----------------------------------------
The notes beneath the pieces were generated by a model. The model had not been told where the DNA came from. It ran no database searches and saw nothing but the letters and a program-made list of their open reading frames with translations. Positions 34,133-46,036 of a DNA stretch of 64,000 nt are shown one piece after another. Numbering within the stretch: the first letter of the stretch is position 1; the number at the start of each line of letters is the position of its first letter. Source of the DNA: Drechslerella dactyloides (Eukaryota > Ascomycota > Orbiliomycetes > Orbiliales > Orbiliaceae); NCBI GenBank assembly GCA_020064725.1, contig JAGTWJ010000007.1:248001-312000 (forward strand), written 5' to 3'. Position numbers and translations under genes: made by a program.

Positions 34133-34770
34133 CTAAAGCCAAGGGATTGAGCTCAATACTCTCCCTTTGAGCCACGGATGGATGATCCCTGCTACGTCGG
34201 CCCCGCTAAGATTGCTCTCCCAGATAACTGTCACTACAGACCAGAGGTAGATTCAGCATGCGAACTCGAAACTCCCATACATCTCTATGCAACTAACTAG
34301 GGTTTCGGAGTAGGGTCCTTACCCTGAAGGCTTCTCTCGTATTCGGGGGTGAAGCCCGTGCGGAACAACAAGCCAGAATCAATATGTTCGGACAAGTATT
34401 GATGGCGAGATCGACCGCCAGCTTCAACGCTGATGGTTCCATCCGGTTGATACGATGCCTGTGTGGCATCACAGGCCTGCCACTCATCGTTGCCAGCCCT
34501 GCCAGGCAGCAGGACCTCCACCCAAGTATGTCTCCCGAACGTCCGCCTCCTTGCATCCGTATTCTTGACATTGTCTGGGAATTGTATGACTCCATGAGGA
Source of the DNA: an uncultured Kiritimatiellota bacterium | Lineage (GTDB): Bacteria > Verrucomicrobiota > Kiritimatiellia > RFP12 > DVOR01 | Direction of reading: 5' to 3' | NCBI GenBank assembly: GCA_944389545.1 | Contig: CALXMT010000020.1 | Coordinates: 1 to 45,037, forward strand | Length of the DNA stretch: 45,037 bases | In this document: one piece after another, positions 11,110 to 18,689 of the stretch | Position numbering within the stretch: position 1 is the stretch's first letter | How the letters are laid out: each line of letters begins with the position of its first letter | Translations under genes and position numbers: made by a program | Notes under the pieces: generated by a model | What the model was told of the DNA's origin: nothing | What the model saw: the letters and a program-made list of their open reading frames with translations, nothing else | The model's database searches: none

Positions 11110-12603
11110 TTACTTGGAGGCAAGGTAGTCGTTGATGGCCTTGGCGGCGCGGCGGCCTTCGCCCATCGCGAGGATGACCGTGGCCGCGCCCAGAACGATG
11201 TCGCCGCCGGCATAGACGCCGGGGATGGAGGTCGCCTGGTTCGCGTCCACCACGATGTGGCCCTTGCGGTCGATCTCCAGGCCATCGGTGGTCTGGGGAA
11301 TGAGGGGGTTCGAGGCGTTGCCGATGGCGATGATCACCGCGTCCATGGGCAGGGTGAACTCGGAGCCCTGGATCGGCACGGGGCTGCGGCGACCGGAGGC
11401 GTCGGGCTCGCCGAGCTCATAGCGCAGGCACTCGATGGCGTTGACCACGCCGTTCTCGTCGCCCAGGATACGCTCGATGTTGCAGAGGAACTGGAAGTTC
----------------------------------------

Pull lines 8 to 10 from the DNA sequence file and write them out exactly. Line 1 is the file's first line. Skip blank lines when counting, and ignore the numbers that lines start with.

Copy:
Source of the DNA: an uncultured Kiritimatiellota bacterium | Lineage (GTDB): Bacteria > Verrucomicrobiota > Kiritimatiellia > RFP12 > DVOR01 | Direction of reading: 5' to 3' | NCBI GenBank assembly: GCA_944389545.1 | Contig: CALXMT010000020.1 | Coordinates: 1 to 45,037, forward strand | Length of the DNA stretch: 45,037 bases | In this document: one piece after another, positions 11,110 to 18,689 of the stretch | Position numbering within the stretch: position 1 is the stretch's first letter | How the letters are laid out: each line of letters begins with the position of its first letter | Translations under genes and position numbers: made by a program | Notes under the pieces: generated by a model | What the model was told of the DNA's origin: nothing | What the model saw: the letters and a program-made list of their open reading frames with translations, nothing else | The model's database searches: none

Positions 11110-12603
11110 TTACTTGGAGGCAAGGTAGTCGTTGATGGCCTTGGCGGCGCGGCGGCCTTCGCCCATCGCGAGGATGACCGTGGCCGCGCCCAGAACGATG